This Is How To Clean a Refrigerator That Smells Bad

an open refrigerator filled with fresh foods and drinks

Many of us will spend about $1,500 to buy a refrigerator and have it installed, yet don't remember to keep it clean until it's too late. Suddenly, you're opening the door one night to get a late-night snack and an undistinguishable odor hits you right between the eyes.

Yes, it's time to tackle your fridge and if you don't do it soon, that stench is only going to get worse. Here's how to clean a refrigerator that smells.

Find the Source of the Smell

Your first step is to find whatever is causing the smell. Pull out all food containers and open them one-by-one. Sometimes a bad-smelling food can smell like something else, so it's best to go through them all.

Then remove all food items in their own containers such as milk and soda. Emptying out the entire fridge will also make it easy to see and access all areas to clean it properly.

Toss out whatever is making the odor and while you're at it, throw out all leftovers that are on the verge of going bad. This is also a good time to get rid of any foods your family just isn't crazy about eating.

Then wash the empty food containers in hot, soapy water or place them in your dishwasher if it's safe to do so.

Remove and Wash Shelves

If your fridge has removable shelves, take them out and clean them with warm water and dishwasher soap. Rinse thoroughly.

It's a good idea to use unscented soap or one made with natural ingredients such as citrus oil. You don't want a perfumy fragrance lingering where you keep your food. 

Let shelves air dry or wipe them thoroughly with a clean dishtowel. Sometimes food spills onto a fridge's inside surfaces, creating a nasty smell.

Remove and Clean Bins

Don't forget to go through the storage bins for produce and other food items for anything that may be rotting and giving off an odor. Fruit and veggies can go bad, as can sandwich meat and cheese.

Pull out the bins and clean them in warm soapy water. Make sure they've dried completely before placing them back inside your unit.

Clean Inside Surfaces

Clean the inside walls and any non-removable shelves using a half-and-half solution of vinegar and water. If an area has caked-on food or liquid, spray the mixture onto it and let it soak for about 15 minutes.

Avoid using bleach--its odor can linger for a long time inside your fridge. If you use it, you will have to unplug it and leave the door open for a few hours. Whenever possible, go for natural cleaners that leave no scent behind.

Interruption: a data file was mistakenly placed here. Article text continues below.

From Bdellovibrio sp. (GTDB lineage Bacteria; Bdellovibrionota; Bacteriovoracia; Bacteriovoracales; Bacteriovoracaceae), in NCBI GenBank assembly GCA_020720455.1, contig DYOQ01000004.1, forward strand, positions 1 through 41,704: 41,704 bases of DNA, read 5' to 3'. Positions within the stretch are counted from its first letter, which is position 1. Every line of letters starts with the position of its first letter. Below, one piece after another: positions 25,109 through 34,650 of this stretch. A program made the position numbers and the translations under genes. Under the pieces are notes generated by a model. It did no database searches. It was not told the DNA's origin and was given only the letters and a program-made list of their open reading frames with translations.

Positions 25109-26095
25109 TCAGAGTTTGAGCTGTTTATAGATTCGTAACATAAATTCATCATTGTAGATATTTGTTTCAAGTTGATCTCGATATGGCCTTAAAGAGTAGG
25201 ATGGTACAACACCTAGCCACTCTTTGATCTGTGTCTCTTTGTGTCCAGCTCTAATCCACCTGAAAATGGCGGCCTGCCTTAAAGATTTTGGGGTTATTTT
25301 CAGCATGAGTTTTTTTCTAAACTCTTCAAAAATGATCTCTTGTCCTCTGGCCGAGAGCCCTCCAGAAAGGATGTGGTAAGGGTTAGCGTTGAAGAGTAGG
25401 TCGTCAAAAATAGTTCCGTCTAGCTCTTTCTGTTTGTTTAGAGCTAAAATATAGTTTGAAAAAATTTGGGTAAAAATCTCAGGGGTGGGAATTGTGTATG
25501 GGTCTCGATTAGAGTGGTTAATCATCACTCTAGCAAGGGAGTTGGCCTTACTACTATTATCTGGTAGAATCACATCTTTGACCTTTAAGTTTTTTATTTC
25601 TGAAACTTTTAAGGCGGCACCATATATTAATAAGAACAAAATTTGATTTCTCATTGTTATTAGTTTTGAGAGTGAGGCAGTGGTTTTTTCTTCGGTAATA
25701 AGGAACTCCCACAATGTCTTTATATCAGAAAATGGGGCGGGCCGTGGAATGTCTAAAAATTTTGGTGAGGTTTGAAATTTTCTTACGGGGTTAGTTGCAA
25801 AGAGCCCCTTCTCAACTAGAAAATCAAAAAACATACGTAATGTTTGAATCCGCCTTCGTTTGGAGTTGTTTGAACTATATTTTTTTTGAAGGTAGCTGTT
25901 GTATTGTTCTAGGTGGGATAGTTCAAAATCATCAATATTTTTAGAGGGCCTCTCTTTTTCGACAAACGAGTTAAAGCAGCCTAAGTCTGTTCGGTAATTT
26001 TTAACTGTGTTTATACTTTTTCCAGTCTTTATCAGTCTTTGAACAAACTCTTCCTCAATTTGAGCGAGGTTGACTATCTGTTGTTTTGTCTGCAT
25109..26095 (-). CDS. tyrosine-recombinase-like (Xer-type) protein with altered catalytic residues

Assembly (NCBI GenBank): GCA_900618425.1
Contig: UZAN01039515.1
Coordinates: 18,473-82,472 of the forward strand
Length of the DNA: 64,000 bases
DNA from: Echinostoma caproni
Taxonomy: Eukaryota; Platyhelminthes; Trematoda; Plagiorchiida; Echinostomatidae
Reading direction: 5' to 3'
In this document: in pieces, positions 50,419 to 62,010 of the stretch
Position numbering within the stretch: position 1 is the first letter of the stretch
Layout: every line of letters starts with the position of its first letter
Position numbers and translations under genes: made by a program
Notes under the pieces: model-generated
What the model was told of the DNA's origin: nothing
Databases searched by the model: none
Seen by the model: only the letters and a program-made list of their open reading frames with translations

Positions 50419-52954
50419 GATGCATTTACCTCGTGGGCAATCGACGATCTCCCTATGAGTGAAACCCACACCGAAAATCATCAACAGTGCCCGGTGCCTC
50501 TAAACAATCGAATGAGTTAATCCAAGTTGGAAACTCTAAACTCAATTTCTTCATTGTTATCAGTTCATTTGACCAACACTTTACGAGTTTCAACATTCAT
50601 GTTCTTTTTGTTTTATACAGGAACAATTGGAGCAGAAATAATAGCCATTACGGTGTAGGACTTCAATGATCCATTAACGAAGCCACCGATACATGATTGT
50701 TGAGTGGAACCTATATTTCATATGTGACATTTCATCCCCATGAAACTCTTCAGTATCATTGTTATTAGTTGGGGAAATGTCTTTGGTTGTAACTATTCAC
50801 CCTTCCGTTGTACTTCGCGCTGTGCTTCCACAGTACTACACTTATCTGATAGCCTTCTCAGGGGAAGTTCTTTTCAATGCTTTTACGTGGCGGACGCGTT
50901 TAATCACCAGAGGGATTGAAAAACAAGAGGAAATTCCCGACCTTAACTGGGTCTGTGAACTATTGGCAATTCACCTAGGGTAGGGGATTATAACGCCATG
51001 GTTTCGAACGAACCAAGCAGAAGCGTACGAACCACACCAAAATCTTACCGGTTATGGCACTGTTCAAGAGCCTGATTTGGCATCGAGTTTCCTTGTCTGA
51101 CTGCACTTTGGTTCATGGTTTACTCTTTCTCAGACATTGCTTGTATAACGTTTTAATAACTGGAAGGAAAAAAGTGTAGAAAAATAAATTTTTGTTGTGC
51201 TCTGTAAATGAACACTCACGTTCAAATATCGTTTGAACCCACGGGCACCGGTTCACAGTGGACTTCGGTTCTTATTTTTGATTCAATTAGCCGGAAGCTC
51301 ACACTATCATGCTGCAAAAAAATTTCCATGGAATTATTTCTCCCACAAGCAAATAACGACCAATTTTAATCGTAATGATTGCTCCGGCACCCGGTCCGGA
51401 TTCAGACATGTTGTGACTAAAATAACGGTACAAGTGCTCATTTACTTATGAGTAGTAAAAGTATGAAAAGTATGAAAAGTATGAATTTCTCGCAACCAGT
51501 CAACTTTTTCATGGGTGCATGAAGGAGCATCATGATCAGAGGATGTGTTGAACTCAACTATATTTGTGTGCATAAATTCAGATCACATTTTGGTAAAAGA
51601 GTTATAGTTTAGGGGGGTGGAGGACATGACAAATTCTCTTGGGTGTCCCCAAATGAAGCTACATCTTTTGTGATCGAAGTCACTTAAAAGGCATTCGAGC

Wipe Down Food Jars and Cartons

Any food items you're returning to your fridge may be sticky from spills. Wipe them down with a dampened dishtowel or paper towel.

Make sure lids and other openings are secure before placing them back. If they're leaky or sticky, wash and dry them before placing them back on the food item. You want everything being returned to the shelves and bins to be squeaky clean.

Change the Fridge's Water Filter

If your fridge dispenses water, your filter may actually be the cause of odors. Bacteria build-up in the filter can not only cause a funky smell but will make your water and ice taste bad. It can also hurt your fridge's performance and shorten its lifespan.

So change your fridge's water filter when you clean your unit. This article has more information about the consequences of not changing it regularly.

Deodorize With Baking Soda

Baking soda absorbs smells, so if the fridge still has a lingering odor, place an open box of baking soda on one of the shelves. Leave it there for a few hours, or you can leave one in the fridge all of the time to help soak up nasty smells.

You can also use baking soda to clean the surfaces of your fridge. Sprinkle a little onto the shelves, spray with water, and then scrub away.

Don't Forget the Freezer

Believe it or not, smells can also originate from your freezer. Even frozen food has an expiration date. Or, something may have spilled a while ago and got frozen in place.

If you do plan on cleaning the freezer, it's a good idea to unplug your fridge. Any spills will be easier to clean up once they've thawed a little.

Go through your frozen food items and throw away any that are old or appear to have developed freezer burn. Make sure all remaining frozen food is secured well in its carton or plastic freezer bags or containers.

Remove thawed food spills as you would from the rest of your fridge, by using vinegar or a dampened dishrag. Once it's clean, promptly return frozen food items and plug the fridge back in.

Clean the Outside

Now is a good time to also clean the outside of the fridge. Oils, dirt, and other contaminants can easily build up on surfaces, especially when you have several family members.

Make the fridge's exterior shine with an unscented cleaner of your choice or the good old vinegar and water mixture. If you have a stainless steel fridge, use a cleaner designed for this type of surface. Use paper towels or a soft cloth so you don't scratch the surface.

Don't forget to clean around the handles. The top of your fridge tends to be a magnet for dust and dirt. Clean this surface area thoroughly.

If your condenser coils look grimy, get the dust out with a coil cleaning brush.

Lastly, vacuum around, behind, and under the fridge by gently sliding or rolling it out of place by a few feet.

Remember How to Clean a Refrigerator That Smells

Congratulations! You should now have a fresh-smelling fridge. Refer back to these tips so you'll always know how to clean a refrigerator that smells.

For more how-to articles on keeping your home clean, check out our Home and Garden posts.


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